5. 5. 5 III. HOW INTERESTED ARE OUR MPs IN CHILDREN’S ISSUES? Over the last few years that HAQ has been analyzing Parliamentary questions, the percentage share of children focussed questions has never gone over 4.47% (2008) which was when the winter session had not taken place. This year too, there was no Monsoon session as a result of which the share of child focused questions has gone up to 3.86% as compared to 3.50% in 2012. 8 Table 2: Child-Focused Questions in Parliament 2003- 20148 Year Budget Monsoon Winter Percentage of child- focused questions in the year Total Child Total Child Total Child No. % No. % No. % 2003 13602 401 2.95 8246 235 2.84 6379 207 3.2 3.00 2004 7326 232 3.16 NA NA 6929 213 3.07 3.12 2005 14913 423 2.84 8753 202 2.31 9054 177 1.95 2.45 2006 10182 270 2.65 7787 240 3.08 7925 141 1.78 2.51 2007 11882 471 4.00 7462 280 3.75 6113 185 3.02 3.67 2008 10856 441 4.06 6423 331 5.15 NA NA 4.47 2010 13528 355 2.62 10057 276 2.74 10420 244 2.34 2.57 2012 14025 585 4.17 8499 253 2.97 9153 271 2.96 3.50 2014 10307 399 3.87 NA NA 9283 358 3.85 3.86 As table 2 shows, our Members of Parliament have shown very little interest in children’s issues in the past as well. It is unfortunate that among all the other issues that feature in the discussions and debates in the Parliament, chil- dren’s issues have never even hit 5% in all these years. IV. WHAT ARE THE ISSUES THAT CONCERN OUR MPs? HAQ has always believed that Parliamentary questions are one of several tools that Parliamentarians have been using to represent their interests. This helps us to gauge their interests especially related to children and their concerns. The following Tables (Table 3.2 and Table 3.3) show a break-up of the sector-wise questions that have been raised by our honourable Parliamentarians in the two sessions held in 2014. As always, Education sector has received the maximum attention from our Parliamentarians with them raising dif- ferent concerns such as dropout ratio of girl children, Rashtriya Madhyamik Shiksha Abhiyan related issues, learning outcome of children, mid-day meal served in schools, quality education in Madarsa, Sarva Shiksha Abhiyan, imple- mentation of Right to Education Act as well as other issues. 8 Source – HAQ: Centre for Child Rights, Says a Child….. Who speaks for my Rights? Parliament in 2008: Budget & Monsoon Sessions (for year 2003- 2008) and updated for year 2010, 2012& 2014 Table. 3.2: Questions Raised in Lok Sabha Sector Budget Session Winter Session Protection 38 (23%) 30 (32%) Development 25 (15%) 11 (12%) Education 81 (50%) 34 (36%) Health 18 (11%) 18 (19.4%) Total 162 93 Table 3.3: Questions Raised in Rajya Sabha Sector Budget Session Winter Session Protection 66 (28%) 73 (27.5%) Development 24 (10%) 17 (6.4%) Education 110 (46.4%) 135 (51%) Health 37 (15.6%) 40 (15 %) Total 237 265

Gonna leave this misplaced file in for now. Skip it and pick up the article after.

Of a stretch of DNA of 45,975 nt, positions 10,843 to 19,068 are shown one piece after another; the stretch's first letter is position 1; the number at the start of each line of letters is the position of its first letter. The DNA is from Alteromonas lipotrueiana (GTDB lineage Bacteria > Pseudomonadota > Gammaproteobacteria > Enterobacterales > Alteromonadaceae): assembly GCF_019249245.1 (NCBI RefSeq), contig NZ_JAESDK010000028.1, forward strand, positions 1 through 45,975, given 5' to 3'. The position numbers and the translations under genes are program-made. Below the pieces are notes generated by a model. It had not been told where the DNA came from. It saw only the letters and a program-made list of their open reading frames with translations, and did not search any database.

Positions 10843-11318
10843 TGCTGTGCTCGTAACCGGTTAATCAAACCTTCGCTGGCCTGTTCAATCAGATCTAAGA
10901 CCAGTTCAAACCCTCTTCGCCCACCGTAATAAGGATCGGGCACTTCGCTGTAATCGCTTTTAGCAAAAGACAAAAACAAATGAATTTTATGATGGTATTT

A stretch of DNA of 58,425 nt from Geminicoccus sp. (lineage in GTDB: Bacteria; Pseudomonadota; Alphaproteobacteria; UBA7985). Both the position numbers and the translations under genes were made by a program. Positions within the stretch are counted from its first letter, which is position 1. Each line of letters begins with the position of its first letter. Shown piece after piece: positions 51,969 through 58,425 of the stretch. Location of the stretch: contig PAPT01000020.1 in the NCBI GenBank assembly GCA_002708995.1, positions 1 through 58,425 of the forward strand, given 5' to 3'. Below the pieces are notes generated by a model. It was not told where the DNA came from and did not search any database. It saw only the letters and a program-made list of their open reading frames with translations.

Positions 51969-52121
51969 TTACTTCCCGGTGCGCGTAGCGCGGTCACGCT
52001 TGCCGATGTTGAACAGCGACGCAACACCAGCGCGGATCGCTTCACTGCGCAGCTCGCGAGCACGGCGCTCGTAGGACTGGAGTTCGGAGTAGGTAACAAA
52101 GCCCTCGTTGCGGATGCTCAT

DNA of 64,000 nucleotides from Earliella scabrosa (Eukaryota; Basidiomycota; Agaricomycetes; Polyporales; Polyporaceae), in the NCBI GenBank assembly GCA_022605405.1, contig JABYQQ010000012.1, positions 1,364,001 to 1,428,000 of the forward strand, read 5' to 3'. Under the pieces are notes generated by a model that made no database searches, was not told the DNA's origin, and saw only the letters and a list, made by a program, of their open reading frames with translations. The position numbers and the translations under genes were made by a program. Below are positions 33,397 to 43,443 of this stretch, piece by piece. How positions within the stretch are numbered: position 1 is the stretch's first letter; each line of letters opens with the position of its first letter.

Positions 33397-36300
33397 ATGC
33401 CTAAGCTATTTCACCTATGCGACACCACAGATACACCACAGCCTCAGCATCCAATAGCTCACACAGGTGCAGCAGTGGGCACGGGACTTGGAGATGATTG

6. 6. 6 The issues related to Development of children received more attention in Rajya Sabha especially in the Budget Session. The issues that the Parliamentarians took up were about some of the schemes such as Integrated Child Development Scheme, Rajiv Gandhi Scheme for Adolescent Girls and related issues such as function- ing of Anganwadi Centres, Early Childhood Care and Development among others. It is important to mention that despite the Mental Health Care Bill 2013 being introduced in Parliament in 2013, our MPs did not raise more than two ques- tions related to the mental health care available for children in the country. One third of the population of India is children below the age of 18 years. They too are citizens of this country. Even though they do not vote, they have all rights as equal citizens of the country. The attention that children’s issues get as we have seen above, is so less that they do not seem to figure on the Parliamentarians minds. But children are the future voters. Our Honour- able Parliamentarians must listen to them now to build a better and stronger India that respects its children.
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  8. 8. 8 ABOUT US HAQ: Centre for Child Rights works towards the recognition, promotion and protection of rights of all children. It aims to look at the child in an integrated manner within the framework of the Constitution of India, and the UN Convention on the Rights of the Child, which India ratified in 1992, and contribute to the building of an environ- ment where every child’s rights are recognised and promoted without discrimination. At HAQ we believe that child rights and children’s concerns have to be mainstreamed into all developmental planning and action, and must also become a core developmental indicator. To carry forward its mandate HAQ undertakes research and documentation. It is actively engaged in public educa- tion and advocacy on children’s rights. It also seeks to serve as a resource and support base for individuals and groups dealing with children at every level. It not only provides information and referral service but also training and capac- ity building of all those working with children or on issues concerning them, and the children themselves. Over the last 13 years HAQ has been working on areas of children and governance, violence and abuse of children, child trafficking and juvenile justice. HAQ provides legal support to children in need, particularly those who are victims of abuse or are in conflict with law. HAQ: Centre for Child Rights is pleased to place this analysis before the readers and looks forward to receiving feedback and comments at info@haqcrc.org or on our Facebook page. Reach Us: HAQ: Centre for Child Rights B-1/2, Ground Floor, Malviya Nagar New Delhi - 110017 Tel: +91-26677412, 26673599 Fax: +91-26674688 Website: www.haqcrc.org Facebook- https://www.facebook.com/HaqCentreForChildRights